Eunoia (Group One)
Sebestian Ross, Cathy Jansen-Ridings, Tom Langton and Ashley Driver
The word eunoia is said to carry the meaning of ethical goodwill, and there is certainly a good deal of that in the latest set of short plays being performed across two groups at Chickenshed.
The two characters in Pruning by Sebestian Ross are unlikely companions. The youth dressed in black with a hoodie, who wanders into Edith’s garden, has been sent there for a bit of rehabilitation after a spot of vandalism. Chatting on his phone, he seems fairly uninterested in the garden, but Edith guesses from one of his comments that he has in the past more than a passing familiarity with plants.
Both are preoccupied with a loss. Edith has been drinking a lot of gin as she mourns the death of someone close to her. Nathan is still upset by his parents' divorce. Despite this and Edith being much older than Nathan, they begin to talk and help each other reconnect with the world. It’s a gentle, optimistic, believable story.
There is a mischievous edge to Astonishing Light by Cathy Jansen-Ridings. Before the drama begins, the actor Shiloh Maersk who plays the character Gabe asks the audience to carry out a task on paper that he refers to as “a magic trick” he will return to later.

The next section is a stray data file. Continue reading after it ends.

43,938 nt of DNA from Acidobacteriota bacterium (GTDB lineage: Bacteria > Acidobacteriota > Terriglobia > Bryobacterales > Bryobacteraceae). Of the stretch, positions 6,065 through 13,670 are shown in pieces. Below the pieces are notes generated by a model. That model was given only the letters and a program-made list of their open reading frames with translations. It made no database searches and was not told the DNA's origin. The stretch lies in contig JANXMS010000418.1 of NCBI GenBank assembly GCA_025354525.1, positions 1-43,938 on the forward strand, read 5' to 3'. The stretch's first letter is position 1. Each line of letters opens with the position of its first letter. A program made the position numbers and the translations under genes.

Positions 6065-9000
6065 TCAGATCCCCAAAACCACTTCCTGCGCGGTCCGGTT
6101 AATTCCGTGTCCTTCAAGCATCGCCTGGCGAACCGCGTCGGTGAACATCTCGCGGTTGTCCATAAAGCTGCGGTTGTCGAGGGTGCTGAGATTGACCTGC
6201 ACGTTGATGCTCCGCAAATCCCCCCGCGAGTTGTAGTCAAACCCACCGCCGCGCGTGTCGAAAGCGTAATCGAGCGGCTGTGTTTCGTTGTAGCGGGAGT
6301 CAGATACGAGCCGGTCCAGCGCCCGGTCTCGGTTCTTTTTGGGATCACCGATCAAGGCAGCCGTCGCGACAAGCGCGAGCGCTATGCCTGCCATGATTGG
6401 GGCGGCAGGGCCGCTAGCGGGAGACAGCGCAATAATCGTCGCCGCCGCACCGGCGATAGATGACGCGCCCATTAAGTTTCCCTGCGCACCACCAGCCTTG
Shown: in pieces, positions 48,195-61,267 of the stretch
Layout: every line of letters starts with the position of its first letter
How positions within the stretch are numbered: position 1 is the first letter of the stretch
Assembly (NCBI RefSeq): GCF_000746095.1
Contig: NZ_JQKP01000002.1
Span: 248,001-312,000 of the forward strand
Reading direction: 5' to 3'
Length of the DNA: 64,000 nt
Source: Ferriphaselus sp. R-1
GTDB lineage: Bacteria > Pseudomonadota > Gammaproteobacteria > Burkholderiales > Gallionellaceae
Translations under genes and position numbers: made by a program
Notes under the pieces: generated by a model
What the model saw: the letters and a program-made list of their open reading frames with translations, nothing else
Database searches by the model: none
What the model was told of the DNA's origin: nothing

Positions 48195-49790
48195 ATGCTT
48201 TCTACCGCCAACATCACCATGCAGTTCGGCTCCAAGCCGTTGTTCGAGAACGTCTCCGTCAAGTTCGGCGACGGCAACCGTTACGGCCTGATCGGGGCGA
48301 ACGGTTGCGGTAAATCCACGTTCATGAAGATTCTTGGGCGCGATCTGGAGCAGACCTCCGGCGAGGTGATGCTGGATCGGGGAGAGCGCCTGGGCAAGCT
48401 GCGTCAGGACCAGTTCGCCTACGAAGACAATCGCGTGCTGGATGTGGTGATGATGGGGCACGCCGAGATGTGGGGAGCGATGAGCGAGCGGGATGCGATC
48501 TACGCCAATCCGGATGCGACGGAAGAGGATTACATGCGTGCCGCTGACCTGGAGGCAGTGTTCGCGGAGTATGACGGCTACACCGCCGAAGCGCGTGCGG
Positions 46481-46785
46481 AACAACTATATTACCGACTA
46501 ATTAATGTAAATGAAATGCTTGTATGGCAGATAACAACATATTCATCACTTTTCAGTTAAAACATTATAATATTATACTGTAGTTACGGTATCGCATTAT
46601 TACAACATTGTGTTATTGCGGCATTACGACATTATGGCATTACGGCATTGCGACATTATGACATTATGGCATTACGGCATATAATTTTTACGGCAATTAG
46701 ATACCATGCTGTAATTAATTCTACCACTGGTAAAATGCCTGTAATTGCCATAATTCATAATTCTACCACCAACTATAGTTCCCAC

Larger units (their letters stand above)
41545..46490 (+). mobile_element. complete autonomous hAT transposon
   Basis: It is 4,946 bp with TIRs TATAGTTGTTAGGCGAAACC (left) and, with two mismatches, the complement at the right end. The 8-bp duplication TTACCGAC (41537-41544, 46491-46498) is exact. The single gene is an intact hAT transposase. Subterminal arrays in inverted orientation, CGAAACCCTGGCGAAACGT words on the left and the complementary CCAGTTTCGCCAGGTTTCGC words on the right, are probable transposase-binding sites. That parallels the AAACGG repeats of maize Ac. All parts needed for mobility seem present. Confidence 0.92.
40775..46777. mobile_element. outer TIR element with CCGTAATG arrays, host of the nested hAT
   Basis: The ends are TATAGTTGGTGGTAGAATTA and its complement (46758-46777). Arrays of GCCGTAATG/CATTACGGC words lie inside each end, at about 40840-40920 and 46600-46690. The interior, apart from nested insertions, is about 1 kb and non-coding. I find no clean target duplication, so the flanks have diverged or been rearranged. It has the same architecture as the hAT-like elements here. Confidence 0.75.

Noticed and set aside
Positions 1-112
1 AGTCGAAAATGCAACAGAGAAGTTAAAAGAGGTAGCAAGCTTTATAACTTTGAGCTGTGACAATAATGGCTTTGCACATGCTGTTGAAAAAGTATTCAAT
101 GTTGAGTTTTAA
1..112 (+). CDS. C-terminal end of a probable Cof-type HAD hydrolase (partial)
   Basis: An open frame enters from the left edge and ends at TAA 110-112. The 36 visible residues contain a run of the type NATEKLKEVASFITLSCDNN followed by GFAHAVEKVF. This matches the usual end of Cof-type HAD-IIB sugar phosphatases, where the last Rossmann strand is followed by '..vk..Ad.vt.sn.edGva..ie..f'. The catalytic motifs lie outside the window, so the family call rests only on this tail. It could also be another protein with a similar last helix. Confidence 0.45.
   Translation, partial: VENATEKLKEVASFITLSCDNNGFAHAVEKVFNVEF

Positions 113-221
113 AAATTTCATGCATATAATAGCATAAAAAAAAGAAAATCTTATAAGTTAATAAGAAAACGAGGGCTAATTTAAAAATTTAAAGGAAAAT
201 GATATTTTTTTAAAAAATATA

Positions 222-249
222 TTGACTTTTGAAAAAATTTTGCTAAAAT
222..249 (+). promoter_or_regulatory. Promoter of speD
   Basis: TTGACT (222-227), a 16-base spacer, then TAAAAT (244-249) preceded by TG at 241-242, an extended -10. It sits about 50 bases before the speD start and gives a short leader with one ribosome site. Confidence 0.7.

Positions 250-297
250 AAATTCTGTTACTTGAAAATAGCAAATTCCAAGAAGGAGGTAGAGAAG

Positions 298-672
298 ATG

Gabe then enters the scene of the waiting room at a cosmetic clinic, where he strikes up a conversation with Benedict (Daryl Bullock) who is due to have an operation on his nose. As they talk, Benedict finds his feelings about surgery begin to change. There is a touch of humour to this playful piece, whose message connects to those things we earlier wrote on paper.
The mood of Tom Langton’s Fairy Dust is very different. There is a fierce sense of injustice to the set of short monologues interspersed with impressively choreographed dance sequences from an ensemble of six performers. They reveal the troubled life of a ‘queer kid’ who has been on the receiving end of prejudice that includes a terrible beating from a group of men. Yet, despite this, there is a hopefulness about his determination to define his sexual identity.
The most moving of the twenty-minute plays is Ashley Driver’s Answer The Call, which opens to a projection of a First World War British poster appealing for young men to enlist in defence of the British Empire.
Nathaniel Leigertwood as Fabian and Demar Lambert as Felix sit in a military camp somewhere in England. They were recruited from the West Indies and are weary after the long journey by sea. Both have already experienced racist abuse against the colour of their skin. Fabian points out that where he “comes from there’s not an abundance of white people but you don't get them being abused” the way they have been.
Even before they reached the actual war, some of their companions have died either on the cramped vessels or in the camp where influenza is taking its toll. In England, their work seems to consist of cleaning out latrines and making breakfasts. All this seems at odds with the hope of one of them that by volunteering to fight they would inspire respect from a country that had once owned their grandparents as slaves.
The piece ends with film footage of Seaford Cemetery where many of these recruits were buried. It’s a powerful story that everyone should see.
The Eunoia project lists nine plays to be performed over two separate evening shows. Unfortunately, COVID has disrupted the schedule. If there is a particular piece you are wanting to see, you might want to check with the box office.
Reviewer: Keith Mckenna